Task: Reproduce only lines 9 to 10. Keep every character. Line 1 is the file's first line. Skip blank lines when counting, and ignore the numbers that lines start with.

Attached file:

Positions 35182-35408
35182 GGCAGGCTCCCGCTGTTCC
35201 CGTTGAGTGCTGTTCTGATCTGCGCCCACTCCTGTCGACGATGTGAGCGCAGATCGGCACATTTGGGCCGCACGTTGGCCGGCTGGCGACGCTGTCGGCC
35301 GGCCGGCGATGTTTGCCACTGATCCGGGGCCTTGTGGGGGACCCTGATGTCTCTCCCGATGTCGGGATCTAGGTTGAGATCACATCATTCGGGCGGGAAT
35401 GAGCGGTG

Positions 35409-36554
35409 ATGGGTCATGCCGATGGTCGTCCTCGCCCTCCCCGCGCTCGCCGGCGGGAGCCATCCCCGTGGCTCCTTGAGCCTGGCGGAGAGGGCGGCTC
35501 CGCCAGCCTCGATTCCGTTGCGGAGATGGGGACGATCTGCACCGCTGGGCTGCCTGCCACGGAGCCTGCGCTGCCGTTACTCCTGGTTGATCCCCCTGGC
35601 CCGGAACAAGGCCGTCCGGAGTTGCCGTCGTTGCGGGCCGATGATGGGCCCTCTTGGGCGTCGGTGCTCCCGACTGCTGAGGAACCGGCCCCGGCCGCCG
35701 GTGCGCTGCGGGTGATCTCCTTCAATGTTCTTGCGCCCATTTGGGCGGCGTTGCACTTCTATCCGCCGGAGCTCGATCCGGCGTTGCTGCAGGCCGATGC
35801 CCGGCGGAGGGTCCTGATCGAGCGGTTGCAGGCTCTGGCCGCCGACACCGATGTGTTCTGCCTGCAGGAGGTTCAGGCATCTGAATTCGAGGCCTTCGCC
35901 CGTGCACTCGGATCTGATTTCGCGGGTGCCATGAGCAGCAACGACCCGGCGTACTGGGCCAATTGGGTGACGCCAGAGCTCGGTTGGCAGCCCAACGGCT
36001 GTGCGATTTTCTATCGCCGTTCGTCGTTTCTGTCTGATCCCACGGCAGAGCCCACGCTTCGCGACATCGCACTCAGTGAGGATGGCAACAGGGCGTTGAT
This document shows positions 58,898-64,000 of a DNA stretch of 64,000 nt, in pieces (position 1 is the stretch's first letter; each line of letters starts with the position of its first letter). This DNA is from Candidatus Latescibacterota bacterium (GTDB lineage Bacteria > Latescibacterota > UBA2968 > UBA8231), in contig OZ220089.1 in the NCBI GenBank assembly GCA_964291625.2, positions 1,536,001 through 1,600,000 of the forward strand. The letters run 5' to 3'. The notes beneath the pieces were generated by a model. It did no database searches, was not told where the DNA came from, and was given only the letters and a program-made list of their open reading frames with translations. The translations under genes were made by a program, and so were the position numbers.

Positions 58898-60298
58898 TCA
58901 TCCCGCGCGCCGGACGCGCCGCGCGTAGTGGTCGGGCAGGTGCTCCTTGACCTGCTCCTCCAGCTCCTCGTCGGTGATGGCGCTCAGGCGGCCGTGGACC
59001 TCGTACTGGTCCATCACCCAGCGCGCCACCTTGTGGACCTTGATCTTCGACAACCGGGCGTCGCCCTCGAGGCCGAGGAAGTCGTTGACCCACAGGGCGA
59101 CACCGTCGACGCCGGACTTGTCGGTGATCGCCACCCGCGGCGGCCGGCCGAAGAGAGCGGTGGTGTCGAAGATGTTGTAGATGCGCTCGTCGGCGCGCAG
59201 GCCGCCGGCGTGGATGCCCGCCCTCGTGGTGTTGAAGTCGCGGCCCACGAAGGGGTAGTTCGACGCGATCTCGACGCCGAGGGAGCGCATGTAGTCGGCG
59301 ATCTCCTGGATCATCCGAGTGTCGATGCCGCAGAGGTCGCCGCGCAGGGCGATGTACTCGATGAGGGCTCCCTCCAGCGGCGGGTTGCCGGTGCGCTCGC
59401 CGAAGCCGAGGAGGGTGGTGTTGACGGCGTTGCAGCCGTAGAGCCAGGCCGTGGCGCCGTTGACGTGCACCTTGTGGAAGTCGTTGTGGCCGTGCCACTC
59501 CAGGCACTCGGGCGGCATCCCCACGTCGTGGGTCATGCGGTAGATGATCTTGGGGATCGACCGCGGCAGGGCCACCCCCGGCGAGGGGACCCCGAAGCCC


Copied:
35601 CCGGAACAAGGCCGTCCGGAGTTGCCGTCGTTGCGGGCCGATGATGGGCCCTCTTGGGCGTCGGTGCTCCCGACTGCTGAGGAACCGGCCCCGGCCGCCG
35701 GTGCGCTGCGGGTGATCTCCTTCAATGTTCTTGCGCCCATTTGGGCGGCGTTGCACTTCTATCCGCCGGAGCTCGATCCGGCGTTGCTGCAGGCCGATGC